William Shatner, the actor most known for his role as Captain James T. Kirk of the USS Enterprise in the Star Trek franchise, has become the oldest human to visit space.
Shatner, a 90-year-old Emmy Award-winner, boarded a Blue Origin rocket as one of four crew members aboard the NS-18 mission. NS-18 took off from Launch Site One in West Texas and returned just over 10 minutes later as the capsule descended by parachute and concluded a successful suborbital mission.
“That was unlike anything they described,” Shatner said.
“To see the blue color [of the sky] go rip by and now you’re staring into blackness, that’s the thing. The covering of blue, this sheet, this blanket, this comforter of blue that we have around us, we think, ‘Oh, that’s blue sky,’ and then suddenly you shoot through it all as if you rip off a sheet while you’re asleep, and you’re looking into blackness,”
Shatner was moved to tears, adding “Everybody in the world needs to do this… Everybody in the world needs to see.”
This is Blue Origin’s 2nd successful crewed mission, as it continues to help pioneer the space tourism industry. Blue Origin is planning one additional crewed flight in 2021 and has several more crewed flights planned for 2022.
However, as some progress, others fall behind.
Virgin Galactic has pushed back the start of commercial flights… again. After telling analysts in August that they were targeting “late Q3” for their first private astronaut flight, Virgin disappointed investors with another unexpected delay, sending that first flight into the 4th quarter of 2022.
The delay is attributed to a program to update Virgin Galactic’s spaceplane that has taken a month longer than expected. It’s clear Virgin Galactic investors are not pleased. After news of the delay, shares of Virgin Galactic fell 20% in premarket trading the following morning.
“Our decisions are driven by detailed and thorough analysis, and we fly based on the most accurate and comprehensive data available,” said Virgin Galactic CEO, Michael Colglazier, in a fairly colorless statement.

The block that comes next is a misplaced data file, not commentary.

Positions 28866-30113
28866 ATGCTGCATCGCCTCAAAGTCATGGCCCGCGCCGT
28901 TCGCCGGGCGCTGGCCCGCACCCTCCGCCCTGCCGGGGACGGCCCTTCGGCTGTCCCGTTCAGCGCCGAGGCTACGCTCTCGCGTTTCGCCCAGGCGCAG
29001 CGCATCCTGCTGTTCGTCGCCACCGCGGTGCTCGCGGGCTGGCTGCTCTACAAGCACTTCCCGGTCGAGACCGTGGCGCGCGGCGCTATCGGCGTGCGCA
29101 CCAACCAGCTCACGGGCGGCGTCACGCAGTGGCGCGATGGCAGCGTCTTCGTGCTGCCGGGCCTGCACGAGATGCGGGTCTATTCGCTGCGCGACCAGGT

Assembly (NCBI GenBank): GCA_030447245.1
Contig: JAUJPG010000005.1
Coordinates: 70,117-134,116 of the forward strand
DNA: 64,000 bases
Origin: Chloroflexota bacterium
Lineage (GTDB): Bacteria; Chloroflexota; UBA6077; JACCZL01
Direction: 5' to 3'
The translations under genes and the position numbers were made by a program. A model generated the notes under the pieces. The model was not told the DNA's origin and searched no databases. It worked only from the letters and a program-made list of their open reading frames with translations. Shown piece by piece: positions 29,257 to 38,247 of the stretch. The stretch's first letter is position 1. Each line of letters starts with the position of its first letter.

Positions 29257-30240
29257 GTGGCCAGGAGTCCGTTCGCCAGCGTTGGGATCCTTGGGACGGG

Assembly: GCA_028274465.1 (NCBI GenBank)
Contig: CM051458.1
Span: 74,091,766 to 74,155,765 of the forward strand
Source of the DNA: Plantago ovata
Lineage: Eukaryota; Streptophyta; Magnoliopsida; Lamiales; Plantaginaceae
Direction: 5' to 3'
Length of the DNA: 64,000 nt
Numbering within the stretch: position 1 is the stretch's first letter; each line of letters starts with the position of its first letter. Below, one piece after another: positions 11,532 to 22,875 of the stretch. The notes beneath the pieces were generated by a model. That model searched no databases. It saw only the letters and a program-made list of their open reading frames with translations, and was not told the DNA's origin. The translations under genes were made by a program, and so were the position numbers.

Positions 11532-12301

And while private companies continue to race each other in the space tourism industry, Russia looks like it’s blurring the lines between state-funded space exploration and space tourism, bringing the Russian space agency’s focus into question.
A film director and actress have just completed a 2-week mission to the International Space Station in pursuit of shooting the first feature film in space.
About 35-40 minutes of screen time of a movie titled The Challengewas shot on the ISS, and three Russian cosmonauts participated in scenes as well. The urgency to beat a Hollywood project involving Tom Cruise, NASA, and SpaceX played a role in Roscosmos’ prioritizing the film.
So, was this a historic accomplishment? Was it a distraction? It was certainly a fiasco.
The Soyuz MS-19 spacecraft launched from Kazakhstan en route to the ISS, but not without issue.
In what Roscosmos explained as “ratty data,” unexpected communication issues caused the spacecraft to have to dock manually with the ISS from about 75 meters out as Russian mission control guided the cosmonauts from the ground.
This is the second time Roscosmos missions have led to issues on the ISS in recent months. To make things worse, Russian Prime minister Vladimir Putin has decided to cut funding to the country’s space program over the next three years after Roscosmos failed to meet 30 of its 83 goals for 2020. The announcement came just one week after Russia banned journalists and publications who aren’t run by the state from covering Roscosmos. Anyone who continues to do so will be deemed a “foreign agent.”
It’s safe to say the future of the Russian space program is not looking too bright. And all this is happening as the fate and future of the ISS hang in the balance.
Needless to say, things are really heating up in space, and we’ll keep you updated on it every cosmic step of the way.
NASA & Houston Cinema Arts Society Present, Cinespace. A film competition inspired by and using NASA imagery, enabling curiosity and fostering creative relationships at the intersection of art and science....
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